Put yourself in the shoes of a local automotive dealer. Chances are, this GM is also handling the marketing, or has the final say in the marketing. Chances are this GM is approached multiple times per week with people trying to sell them something or trying to tell them what they are currently spending isn’t working. All the while, he is making car deals, answering salespeople’s questions, valuing trades, and putting out fires with a customer in the service department that needs to “talk to a manager”.
So how do you sell to someone who has 10 other jobs and 20 other people telling him what he “needs to be doing” for his marketing?
Don’t overcomplicate the sale. Sometimes the simplest solutions are the best.
Don’t go in thinking you will get a sizable portion of their marketing budget day 1. EARN that budget. Better yet, if you can swing it, give them unsold space (yes, you read that right, give them space for FREE). I bet it would be the first time they have been offered advertising for free. It doesn’t have to be much. Even a few thousand plays. They will remember it and they will remember you.
NEVER trash talk other advertising mediums to sell your product or to prove a point. Always stick to your product and why you think it would be HELPFUL to the dealer. This dealer maybe has some personal ties to his radio rep and that’s why he buys it. Or maybe he truly feels like his radio ads work well for him. He made that choice and no one likes to be told they’ve made a bad choice.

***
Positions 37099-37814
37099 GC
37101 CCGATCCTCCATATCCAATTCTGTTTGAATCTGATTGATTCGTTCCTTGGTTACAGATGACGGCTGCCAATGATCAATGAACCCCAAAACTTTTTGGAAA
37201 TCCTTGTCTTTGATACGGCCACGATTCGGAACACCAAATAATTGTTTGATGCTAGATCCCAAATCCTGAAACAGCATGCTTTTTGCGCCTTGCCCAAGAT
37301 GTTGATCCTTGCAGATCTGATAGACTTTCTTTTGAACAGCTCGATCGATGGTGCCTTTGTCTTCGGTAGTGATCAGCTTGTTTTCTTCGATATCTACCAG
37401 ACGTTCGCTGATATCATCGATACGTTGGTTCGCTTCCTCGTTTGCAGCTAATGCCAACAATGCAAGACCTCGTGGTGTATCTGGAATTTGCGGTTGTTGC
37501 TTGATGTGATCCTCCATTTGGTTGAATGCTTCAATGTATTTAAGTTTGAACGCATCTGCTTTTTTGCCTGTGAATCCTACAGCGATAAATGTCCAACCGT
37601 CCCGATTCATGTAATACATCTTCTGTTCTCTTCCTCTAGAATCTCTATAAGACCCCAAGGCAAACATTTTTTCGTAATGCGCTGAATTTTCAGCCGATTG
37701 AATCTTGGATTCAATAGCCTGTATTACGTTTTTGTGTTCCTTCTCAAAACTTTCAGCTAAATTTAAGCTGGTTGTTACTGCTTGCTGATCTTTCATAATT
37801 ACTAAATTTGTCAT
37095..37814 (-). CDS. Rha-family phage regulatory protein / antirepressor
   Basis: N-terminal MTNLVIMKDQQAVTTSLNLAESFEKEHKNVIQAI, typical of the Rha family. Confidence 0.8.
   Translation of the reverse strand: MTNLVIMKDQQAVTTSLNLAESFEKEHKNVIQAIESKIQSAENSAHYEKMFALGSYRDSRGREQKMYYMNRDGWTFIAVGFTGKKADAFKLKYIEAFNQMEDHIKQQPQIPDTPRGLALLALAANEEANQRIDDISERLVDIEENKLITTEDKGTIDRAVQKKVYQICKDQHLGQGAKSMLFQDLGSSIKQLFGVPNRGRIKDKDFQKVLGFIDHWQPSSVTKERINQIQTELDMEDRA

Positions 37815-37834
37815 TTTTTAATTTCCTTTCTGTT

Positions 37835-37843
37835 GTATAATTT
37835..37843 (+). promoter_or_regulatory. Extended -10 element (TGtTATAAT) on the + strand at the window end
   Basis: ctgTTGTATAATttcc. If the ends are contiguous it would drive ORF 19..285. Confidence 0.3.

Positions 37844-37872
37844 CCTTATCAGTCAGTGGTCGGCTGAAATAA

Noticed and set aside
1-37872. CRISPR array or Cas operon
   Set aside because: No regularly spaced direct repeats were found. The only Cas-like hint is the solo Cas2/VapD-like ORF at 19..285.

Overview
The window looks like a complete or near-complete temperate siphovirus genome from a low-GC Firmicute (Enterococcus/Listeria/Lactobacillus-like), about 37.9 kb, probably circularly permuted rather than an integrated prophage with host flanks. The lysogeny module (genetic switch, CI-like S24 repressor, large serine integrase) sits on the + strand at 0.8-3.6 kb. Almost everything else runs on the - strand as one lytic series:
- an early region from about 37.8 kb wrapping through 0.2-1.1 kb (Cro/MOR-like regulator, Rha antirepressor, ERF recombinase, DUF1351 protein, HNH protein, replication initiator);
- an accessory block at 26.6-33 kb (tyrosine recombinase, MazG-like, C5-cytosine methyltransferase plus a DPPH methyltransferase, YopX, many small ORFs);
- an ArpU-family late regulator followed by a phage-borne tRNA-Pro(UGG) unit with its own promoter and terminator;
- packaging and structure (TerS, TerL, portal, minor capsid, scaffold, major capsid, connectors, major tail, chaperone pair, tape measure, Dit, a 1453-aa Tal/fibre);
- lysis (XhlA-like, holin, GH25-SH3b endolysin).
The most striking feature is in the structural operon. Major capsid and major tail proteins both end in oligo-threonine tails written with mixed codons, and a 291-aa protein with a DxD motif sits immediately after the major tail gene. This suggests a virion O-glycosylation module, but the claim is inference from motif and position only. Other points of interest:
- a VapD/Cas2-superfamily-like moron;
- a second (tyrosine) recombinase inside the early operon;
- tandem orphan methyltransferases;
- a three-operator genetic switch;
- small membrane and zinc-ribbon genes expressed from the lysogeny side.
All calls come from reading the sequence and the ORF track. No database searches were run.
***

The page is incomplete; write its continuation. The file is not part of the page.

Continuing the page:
Attribution is based on so much more than technical capabilities, targeting, and reporting. You may not know that Mike is their top salesman month after month, but the GM knows this. Imagine that you come in to visit that dealer and say, “you can attribute the sale of this vehicle and this vehicle and that vehicle to the ads you are running with us…..” and the GM knows that Mike sold each of those. Was it Mike, the top salesman selling them? Or his monthly ad spend with you? Maybe a combination of both…. But be mindful of that.
Their biggest margins are on used vehicles, specifically fresh trades. This can be difficult to navigate for marketing dollars because car dealers want to promote used but get CO-OP dollars on new. Make a thoughtful plan for handling that for them.
Don’t forget about the body shop and service dept. These are often overlooked when pitching marketing options to the dealer but these are also money makers for the dealership.